Although you probably couldn't find a single steroid-assisted athlete who trains only three days a week, there's absolutely no reason why a three-day-a-week routine couldn't work for many natural athletes. As long as your routine attacked the whole body and you worked to failure on each set, you could easily experience great gains on this sort of routine.
However, you need to pay even more attention to your diet if you only train three days a week, especially if your job involves little or no physical activity, and you like to spend your idle time eating. Ignore those who say three-day-a-week bodybuilders are only 'recreational lifters'. Think quality and not quantity.
You should only rest 45 seconds in between sets.
That's true if you're trying to improve cardiovascular health or lose some bodyfat. But in order to build muscle, you need to allow enough time for the muscle to recuperate fully (i.e. let the lactic acid buildup in your muscles dissipate and ATP levels build back up). In order to make muscles grow, you have to lift the heaviest weight possible, thereby allowing the maximum number of muscle fibers to be recruited.
If the amount of weight you lift is being limited by the amount of lactic acid left over from the previous set, you're only testing your ability to battle the effects of lactic acid. In other words, you're trying to swim across a pool while wearing concrete overshoes. When training heavy, take [at least!] two and three minutes between your sets. Notice I said, "when training heavy." The truth is, you can't train heavy all the time. Periodization calls for cycling heavy workouts with less intense training sessions in an effort to keep the body from becoming overtrained.
You have to use fancy weightlifting equipment in order to make the best gains.
Futuristic-looking, complex machinery designed to give your muscles the 'ultimate workout' is typically less effective than good-old barbells and dumbbells. Using simple free weights (barbells and dumbbells) on basic multi-joint exercises, like the squat, bench press, shoulder press, and deadlift, is still the most effective means of resistance exercise ever invented. Scientific research has shown that many exercise machines lack the proper eccentric component of an exercise that's necessary to stimulate muscle tissue to remodel (grow).
Weight training makes you big; aerobic exercise cuts you up.
Manipulations in your nutrient intake are the main factor in getting cut up, and how you do it doesn't matter. If your daily caloric expenditure exceeds your daily caloric intake on a consistent basis, you will lose fat and get more cut.
Aerobic exercise is generally meant to improve cardiovascular efficiency, but if you do it long enough, you will burn up calories and in the long run drop the fat. However, weightlifting can do the same thing, only better. Studies have shown that the body burns far more efficiently if exercise is performed at a moderate pace for periods longer than 20 minutes. (It generally takes that long for the glucose in the bloodstream to be 'burned up', causing the body to dip into glycogen reserves for its energy) Once the glycogen reserves are used up, the body must metabolize fatty acids for energy. That equate to lost bodyfat.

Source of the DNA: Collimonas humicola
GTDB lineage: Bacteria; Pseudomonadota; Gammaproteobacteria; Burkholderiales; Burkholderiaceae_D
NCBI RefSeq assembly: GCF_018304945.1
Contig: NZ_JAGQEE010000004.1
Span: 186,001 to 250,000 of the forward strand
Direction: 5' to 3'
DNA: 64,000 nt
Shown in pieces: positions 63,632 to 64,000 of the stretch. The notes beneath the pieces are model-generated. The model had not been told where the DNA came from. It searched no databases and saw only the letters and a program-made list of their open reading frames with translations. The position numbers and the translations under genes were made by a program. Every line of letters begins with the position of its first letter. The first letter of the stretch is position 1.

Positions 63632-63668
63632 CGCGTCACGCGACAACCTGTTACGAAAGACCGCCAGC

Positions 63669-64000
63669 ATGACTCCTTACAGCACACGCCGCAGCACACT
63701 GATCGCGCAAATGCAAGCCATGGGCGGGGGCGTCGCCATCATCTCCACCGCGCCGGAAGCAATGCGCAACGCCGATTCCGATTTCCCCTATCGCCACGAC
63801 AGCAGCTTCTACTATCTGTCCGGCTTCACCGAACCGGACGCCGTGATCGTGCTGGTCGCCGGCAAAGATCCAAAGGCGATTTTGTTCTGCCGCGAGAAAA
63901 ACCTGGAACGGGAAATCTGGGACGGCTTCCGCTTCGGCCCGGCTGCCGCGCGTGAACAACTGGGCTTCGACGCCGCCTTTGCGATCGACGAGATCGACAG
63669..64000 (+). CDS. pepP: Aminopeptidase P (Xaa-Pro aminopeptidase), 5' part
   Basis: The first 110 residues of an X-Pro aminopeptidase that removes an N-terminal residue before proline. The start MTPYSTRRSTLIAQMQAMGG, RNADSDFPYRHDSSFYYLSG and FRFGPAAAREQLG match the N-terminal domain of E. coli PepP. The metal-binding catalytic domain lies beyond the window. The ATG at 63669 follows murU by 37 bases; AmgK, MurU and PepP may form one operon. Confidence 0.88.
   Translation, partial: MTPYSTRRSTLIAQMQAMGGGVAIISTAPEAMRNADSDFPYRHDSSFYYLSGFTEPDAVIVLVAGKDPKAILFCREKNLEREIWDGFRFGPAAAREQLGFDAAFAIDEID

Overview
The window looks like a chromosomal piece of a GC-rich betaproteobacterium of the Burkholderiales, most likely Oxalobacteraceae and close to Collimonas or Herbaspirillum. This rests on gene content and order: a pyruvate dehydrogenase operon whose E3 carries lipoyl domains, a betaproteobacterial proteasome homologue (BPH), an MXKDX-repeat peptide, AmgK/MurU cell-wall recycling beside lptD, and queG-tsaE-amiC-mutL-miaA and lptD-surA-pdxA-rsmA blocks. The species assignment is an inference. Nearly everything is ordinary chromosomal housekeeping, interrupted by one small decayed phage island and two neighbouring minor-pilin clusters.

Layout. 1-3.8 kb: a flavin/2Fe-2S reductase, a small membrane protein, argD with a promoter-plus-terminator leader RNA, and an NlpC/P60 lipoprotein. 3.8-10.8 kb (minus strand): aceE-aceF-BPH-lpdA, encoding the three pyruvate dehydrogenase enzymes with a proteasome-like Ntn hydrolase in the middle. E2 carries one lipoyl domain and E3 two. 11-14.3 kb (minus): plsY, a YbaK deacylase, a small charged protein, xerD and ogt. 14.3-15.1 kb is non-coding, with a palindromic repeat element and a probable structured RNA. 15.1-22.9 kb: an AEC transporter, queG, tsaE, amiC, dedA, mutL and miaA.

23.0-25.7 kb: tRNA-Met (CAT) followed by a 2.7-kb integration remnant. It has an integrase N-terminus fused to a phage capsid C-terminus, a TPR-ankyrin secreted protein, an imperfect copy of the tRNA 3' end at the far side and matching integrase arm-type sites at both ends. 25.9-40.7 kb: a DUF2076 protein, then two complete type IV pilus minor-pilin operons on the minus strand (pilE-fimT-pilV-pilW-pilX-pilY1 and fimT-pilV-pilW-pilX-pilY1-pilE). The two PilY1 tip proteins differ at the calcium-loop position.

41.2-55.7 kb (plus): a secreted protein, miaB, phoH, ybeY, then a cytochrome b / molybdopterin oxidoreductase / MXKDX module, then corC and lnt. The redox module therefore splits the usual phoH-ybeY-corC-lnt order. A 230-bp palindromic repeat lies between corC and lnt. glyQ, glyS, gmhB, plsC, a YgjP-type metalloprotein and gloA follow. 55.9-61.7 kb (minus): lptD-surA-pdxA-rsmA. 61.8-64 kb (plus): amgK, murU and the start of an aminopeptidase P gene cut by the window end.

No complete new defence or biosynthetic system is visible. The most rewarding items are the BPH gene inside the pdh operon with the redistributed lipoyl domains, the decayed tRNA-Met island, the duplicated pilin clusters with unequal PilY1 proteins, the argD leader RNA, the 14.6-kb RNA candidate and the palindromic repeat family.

In the long run, bodybuilding is more efficient than aerobics for burning up calories. Let me explain--if researchers were to undertake a study of twins whereby one twin performed daily aerobics and the other practiced a bodybuilding program where the end result was increased lean body mass, the bodybuilding twin would ultimately be a more efficient fat burner than his aerobic twin.
Why? Well, by adding lean body mass, that person's metabolic requirements are higher--muscle uses energy even while it is not being used. The aerobic twin might use more calories during the time period of exercise itself, but the weight-lifting twin would use a higher amount during rest time, leading to a higher net 24-hour expenditure. The weight lifter burns fat just sitting there.
You can completely reshape a muscle by doing isolation exercises.
You can't limit growth to only one area of a muscle. Larry Scott, for whom the 'biceps peaking' Scott curl was named, had tremendous biceps, but he didn't have much of a peak. The shape of your biceps, or for that matter, any muscle, is determined by your genetic makeup. When you work a muscle, any muscle, it works on the all-or-nothing principle, meaning that each muscle fiber recruited to do a lift -- along the entire length of that muscle -- is contracted fully.
Why would a certain number of them, like the ones in the middle of the biceps, suddenly start to grow differently or at a faster rate than its partners? If anything, the muscles that are closest to the insertion points are the most prone to mechanical stress, and you don't see them get any bigger than the rest of the muscle. If they did, everyone would have proportions like Popeye. This is true of any muscle, but you're probably thinking, what about quads? I know that when I do hack squats with my feet together, it tends to give me more sweep in my legs.
Sure it does, but the quadriceps are made up of four different main muscles, and doing hacks with your feet together forces the vastus lateralis muscles on the outside of the leg to work harder; consequently, they grow proportionately along their entire length and give the outer quads more sweep.
As further evidence, take a look at a picture of any young professional bodybuilder before he was developed enough to become a pro. He will have virtually the same structural lines as he does today. All that has changed is that his muscles are now bigger.